LONDON (Reuters Breakingviews) - Brexiteers like to describe the ‘sunlit uplands’ awaiting the nation’s departure from the European Union. Investors in the country’s largest retail bank aren’t so sure. Lloyds Banking Group shares look cheap when weighed against CEO Antonio Horta-Osorio’s plan to hit a 15 percent return on equity. That relies on a steep fall in one-off costs and an easy Brexit.
So far the latter has left Lloyds’ profit blissfully undisturbed. Sure, loan losses increased by nearly one-fifth year-on-year, but from an extremely low base to a manageable 937 million pounds. Rather, it was the fall in so-called ‘one-off’ items which helped drive up profit: pre-tax profit increased by 13 percent year-on-year to 5.9 billion pounds due largely to a decrease in provisions for missold payment protection insurance (PPI). The return on tangible equity rose 2.8 percentage points to 11.7 percent.
Horta-Osorio thinks he can repeat the trick this year, and is promising a 14 percent to 15 percent return. Maybe. PPI provisions should fall further, given an August deadline for compensation. So should nearly 900 million pounds in restructuring charges given the integration of credit card lender MBNA is largely complete. The snag is that supposedly exceptional charges have bedevilled Lloyds for years.
If Lloyds can roughly halve the one-off nasties to 1.4 billion pounds, plus lower operating expenses by another 200 million pounds to around 8 billion pounds, Horta-Osorio can just about hit his 14 percent minimum return target, according to a Breakingviews calculation which assumes flat revenue, a 20 percent rise in bad debts similar to last year, and a 27 percent tax rate. A share buyback would nudge it further towards the 15 percent upper-end target.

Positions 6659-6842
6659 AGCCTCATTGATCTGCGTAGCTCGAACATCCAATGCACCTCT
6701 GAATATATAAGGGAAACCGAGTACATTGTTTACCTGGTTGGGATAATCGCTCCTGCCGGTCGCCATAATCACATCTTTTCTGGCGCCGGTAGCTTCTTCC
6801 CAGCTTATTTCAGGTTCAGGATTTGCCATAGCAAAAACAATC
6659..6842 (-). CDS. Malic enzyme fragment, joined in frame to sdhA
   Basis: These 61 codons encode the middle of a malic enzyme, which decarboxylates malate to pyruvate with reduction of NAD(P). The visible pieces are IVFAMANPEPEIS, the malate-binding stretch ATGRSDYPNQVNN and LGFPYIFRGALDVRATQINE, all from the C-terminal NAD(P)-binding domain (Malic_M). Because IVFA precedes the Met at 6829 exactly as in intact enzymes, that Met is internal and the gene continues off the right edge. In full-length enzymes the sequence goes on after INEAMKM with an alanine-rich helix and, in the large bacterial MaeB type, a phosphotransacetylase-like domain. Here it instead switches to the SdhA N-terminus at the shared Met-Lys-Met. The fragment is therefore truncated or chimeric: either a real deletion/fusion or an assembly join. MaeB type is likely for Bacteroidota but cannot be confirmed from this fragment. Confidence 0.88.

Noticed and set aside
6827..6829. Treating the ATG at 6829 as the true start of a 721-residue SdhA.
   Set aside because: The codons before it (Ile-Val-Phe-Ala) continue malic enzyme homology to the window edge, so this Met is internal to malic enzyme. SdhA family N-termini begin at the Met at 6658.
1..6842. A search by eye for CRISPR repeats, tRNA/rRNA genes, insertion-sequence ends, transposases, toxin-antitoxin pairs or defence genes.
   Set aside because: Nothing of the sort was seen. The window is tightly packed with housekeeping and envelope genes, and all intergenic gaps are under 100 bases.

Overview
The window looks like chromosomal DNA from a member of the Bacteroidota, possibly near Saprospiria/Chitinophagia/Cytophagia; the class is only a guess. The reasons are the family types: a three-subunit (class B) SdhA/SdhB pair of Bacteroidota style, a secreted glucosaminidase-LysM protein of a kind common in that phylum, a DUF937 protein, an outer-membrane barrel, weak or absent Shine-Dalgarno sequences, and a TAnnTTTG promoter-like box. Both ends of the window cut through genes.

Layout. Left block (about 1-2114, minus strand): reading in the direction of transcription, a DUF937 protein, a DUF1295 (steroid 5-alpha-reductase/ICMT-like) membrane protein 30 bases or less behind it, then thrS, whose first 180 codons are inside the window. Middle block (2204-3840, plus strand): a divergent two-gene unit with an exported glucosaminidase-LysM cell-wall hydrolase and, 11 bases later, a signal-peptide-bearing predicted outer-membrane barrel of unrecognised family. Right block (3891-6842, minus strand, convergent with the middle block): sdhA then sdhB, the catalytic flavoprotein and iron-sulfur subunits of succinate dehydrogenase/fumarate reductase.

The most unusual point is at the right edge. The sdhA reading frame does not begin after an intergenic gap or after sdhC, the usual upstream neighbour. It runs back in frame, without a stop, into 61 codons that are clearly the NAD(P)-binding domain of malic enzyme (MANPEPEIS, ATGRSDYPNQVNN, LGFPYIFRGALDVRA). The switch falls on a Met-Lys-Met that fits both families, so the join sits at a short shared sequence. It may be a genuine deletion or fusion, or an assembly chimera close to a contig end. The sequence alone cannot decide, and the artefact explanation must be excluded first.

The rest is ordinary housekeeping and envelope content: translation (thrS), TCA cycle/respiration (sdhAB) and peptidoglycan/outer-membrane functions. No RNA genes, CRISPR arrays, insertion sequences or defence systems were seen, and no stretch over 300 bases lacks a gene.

The trickier bit is Brexit. A chaotic exit, or even extended period of political uncertainty, would push up loan losses. Analysts are already pencilling in a roughly 37 percent year-on-year jump to 1.3 billion pounds, according to Refinitv. Given that Lloyds has massively grown its share of unsecured lending, where losses heavily correlate with unemployment, that could prove optimistic.
Horta-Osorio can at least plausibly argue that Brexit is out of Lloyds’ control. His stock is trading at 1.1 times book tangible book value, suggesting the market is not panicking, but not giving him full credit for the 15 percent target. Increasing the premium remains contingent on goodwill between London and Brussels. Investors are right to remain nervous.
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